Until this year have used the New American Bible (NAB) for my Religious Ed. class.

Now, we've got a New American Bible Revised Edition (NABRE).

How long is a bible New and how long is a bible Revised and can this continue for ever?

Will Bible translators ever just break down and use the Google Chrome incremental versioning system or will bible quotes require more and more ubiquitous bytes to signify the translation?

Specifically, I'm wondering if it is necessary to call the New American Bible Revised Edition published in 2011 AD the NABRE or if we'll just go back to calling it the New American Bible. Or futhermore if we'll ever just call it the American Bible.

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    Somehow I'd feel less enthusiastic about a Bible that's sequentially numbered. I just imagine they'll start taking it the wrong direction and be like "Bibleinator 4.0!"
    – corsiKa
    Commented Sep 13, 2011 at 17:09
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    It could be worse - see 'New College, Oxford', founded in 1379. Commented Sep 13, 2011 at 17:18
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    I think this is basically a version control question, and even suitable for Software Engineering! I've seen things like this happen so many times on projects by non-technical people... :P Commented Sep 13, 2011 at 19:00
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    @djc well we still have the 50 year old Novus Ordo Rite, I think the word 'New' might mean something different in the Catholic world, similar to how 'Ordinary' and 'Common' means something completely different.
    – Peter Turner
    Commented Sep 13, 2011 at 19:03
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    The NABRE will always be the NABRE, unless you want to someday change its name to NSNABRE (Not So New American Bible Revised Edition). Changing its name would just be confusing to those who know it as the NABRE. Commented Sep 13, 2011 at 19:57

3 Answers 3


The name given to a version of the Bible is just that, a name. It's a bit like asking how long New York will stay New for - it's not going to be dropped because it's what the city is called, rather than a description of it.

Some versions of the Bible are referred to by year, or sometimes by century, for example:

  • 21st Century King James Version
  • New International Version 1984
  • Douay-Rheims 1899 American Edition

Sometimes that's officially part of the name when published (such as the first item on that list) and sometimes the year is added later to disambiguate it from more modern editions of the same version. I think that's as close to the Google Chrome analogy as we're likely to get.

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    As an example, "New International Version 1984" was just "New International Version" until the new version came out this year. Now the old "New International Version" is "New International Version 1984" and the new version is "New International Version". Makes sense, right? ;P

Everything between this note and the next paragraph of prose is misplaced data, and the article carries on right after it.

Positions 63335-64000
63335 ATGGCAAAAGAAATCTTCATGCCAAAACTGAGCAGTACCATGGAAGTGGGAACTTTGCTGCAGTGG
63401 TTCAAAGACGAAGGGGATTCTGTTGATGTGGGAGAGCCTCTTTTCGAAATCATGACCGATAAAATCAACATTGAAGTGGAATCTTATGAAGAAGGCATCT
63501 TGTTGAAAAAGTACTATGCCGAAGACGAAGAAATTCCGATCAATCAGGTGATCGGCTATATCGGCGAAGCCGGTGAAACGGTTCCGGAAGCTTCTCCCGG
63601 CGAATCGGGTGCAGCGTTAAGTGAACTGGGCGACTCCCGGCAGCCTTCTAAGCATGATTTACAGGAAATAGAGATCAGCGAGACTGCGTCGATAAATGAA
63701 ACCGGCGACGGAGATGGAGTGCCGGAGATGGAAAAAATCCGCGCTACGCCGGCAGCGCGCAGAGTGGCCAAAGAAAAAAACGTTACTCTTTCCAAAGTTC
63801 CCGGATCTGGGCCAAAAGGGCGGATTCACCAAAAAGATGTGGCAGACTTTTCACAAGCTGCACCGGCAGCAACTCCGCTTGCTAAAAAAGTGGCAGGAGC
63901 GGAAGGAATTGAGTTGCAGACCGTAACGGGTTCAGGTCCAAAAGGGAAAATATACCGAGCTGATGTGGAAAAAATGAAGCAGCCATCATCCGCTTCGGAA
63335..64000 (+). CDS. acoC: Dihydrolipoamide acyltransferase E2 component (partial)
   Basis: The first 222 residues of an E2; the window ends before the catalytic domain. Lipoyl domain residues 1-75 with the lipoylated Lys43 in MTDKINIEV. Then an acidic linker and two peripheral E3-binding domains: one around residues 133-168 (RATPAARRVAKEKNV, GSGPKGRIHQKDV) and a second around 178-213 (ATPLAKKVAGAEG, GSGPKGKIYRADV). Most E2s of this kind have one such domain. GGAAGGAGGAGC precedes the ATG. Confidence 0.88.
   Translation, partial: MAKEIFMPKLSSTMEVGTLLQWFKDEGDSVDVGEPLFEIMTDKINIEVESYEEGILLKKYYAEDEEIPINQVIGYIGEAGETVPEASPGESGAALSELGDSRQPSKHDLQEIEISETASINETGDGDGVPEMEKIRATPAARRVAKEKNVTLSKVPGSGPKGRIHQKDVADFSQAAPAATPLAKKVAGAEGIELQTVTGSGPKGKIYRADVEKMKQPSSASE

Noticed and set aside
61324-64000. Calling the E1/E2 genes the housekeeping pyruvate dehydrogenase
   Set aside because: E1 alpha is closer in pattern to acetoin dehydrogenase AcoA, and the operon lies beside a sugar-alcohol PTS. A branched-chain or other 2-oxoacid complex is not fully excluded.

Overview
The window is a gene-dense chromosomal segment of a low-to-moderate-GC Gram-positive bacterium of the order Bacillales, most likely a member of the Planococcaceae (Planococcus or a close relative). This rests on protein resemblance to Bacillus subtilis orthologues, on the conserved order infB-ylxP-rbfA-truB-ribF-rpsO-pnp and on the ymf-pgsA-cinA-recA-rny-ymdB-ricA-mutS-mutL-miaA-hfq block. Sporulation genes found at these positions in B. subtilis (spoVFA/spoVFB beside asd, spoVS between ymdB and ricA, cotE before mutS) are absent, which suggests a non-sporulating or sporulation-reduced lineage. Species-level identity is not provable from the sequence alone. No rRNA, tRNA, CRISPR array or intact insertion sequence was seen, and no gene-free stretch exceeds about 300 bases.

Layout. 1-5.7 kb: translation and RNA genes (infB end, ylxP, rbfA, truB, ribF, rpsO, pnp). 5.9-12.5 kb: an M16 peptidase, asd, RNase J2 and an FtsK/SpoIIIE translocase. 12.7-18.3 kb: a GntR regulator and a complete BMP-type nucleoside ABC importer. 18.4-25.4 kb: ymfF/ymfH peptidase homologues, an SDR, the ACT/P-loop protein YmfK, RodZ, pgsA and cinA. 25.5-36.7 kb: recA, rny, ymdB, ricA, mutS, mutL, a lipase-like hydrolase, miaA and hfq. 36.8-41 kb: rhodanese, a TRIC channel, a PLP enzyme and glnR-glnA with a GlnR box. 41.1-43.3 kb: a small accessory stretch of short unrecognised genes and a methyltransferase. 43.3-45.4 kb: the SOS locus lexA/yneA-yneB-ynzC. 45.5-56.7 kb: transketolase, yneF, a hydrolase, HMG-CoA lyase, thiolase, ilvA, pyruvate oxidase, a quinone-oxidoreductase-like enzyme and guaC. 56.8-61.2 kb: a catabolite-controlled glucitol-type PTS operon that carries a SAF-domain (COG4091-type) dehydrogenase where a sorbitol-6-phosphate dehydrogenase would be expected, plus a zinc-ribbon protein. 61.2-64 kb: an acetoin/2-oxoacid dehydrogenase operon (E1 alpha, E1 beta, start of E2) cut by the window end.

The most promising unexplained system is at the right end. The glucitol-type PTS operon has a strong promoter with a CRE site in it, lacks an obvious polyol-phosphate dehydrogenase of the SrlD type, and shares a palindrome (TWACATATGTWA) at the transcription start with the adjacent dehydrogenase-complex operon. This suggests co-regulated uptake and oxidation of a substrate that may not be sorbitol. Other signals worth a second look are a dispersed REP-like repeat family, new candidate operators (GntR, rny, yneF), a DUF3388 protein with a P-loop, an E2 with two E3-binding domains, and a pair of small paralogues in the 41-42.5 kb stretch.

– a_hardin
    Commented Sep 13, 2011 at 17:30
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    @a_harding: This could prove hellishly (well, maybe even literally, who knows) confusing for time-travellers :D Commented Sep 13, 2011 at 20:01

It's basically a marketing term, like anywhere else "new and improved (revised)" is used. It doesn't signify anything meaningful about the translation itself, at least not beyond a few months. IMO a better naming convention is to name the translation after something actually unique to the translation.


As a_hardin commented, the original NIV is now the NIV 1984. (No obvious Orwellian connection... I think :D). I remember it as, well, NIV (I happen to have found God in... 1984 :D. And I remember the original NIV well. I had two English-language bibles back then, NIV and KJV). So, the name, being its name, stays. Forever.

As to the "why not name Bible translation revisions like software", there actually is a German-language Bible that is thusly (sub-)named: the "Volxbibel" (from "Volksbibel", which means "People's Bible" in English). Current version is 3.0, and they're working on a 4.0.

And interesting project, and an interesting result. It's not very traditional or "orthodox". Instead, everyone can work on it (it's a wiki :D). And the result is a very... "modern" Bible. Sadly, everything is in German, and this is not the place to wax philosophically about it.

  • That does sound like a very cool project. Unfortunately I don't know any German.
    – a_hardin
    Commented Sep 13, 2011 at 20:17
  • I've got a German Bible (bought it when I was in Köln for world youth day in 2005) it just says Die Bibel on the front, I think it's a Catholic Bible though. Do you know what version that is?
    – Peter Turner
    Commented Sep 13, 2011 at 20:19
  • @Peter: could be a catholic Bible. There should be a publisher listed in the front pages. Off hand and remotely I cannot identify it (I'm not an expert in Bible versions anyway) Commented Sep 13, 2011 at 20:48
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    @Peter: probably the "Einheitsübersetzung". Could it be this one? The original Einheitsübersetzung (Unity Translation) was a collaboration of catholic and protestant theologians, so it's acceptable to Protestants too. Commented Sep 13, 2011 at 21:04
  • War is peace. Freedom is slavery. The NIV is a very lively and poetic translation. Commented Apr 15, 2017 at 16:32

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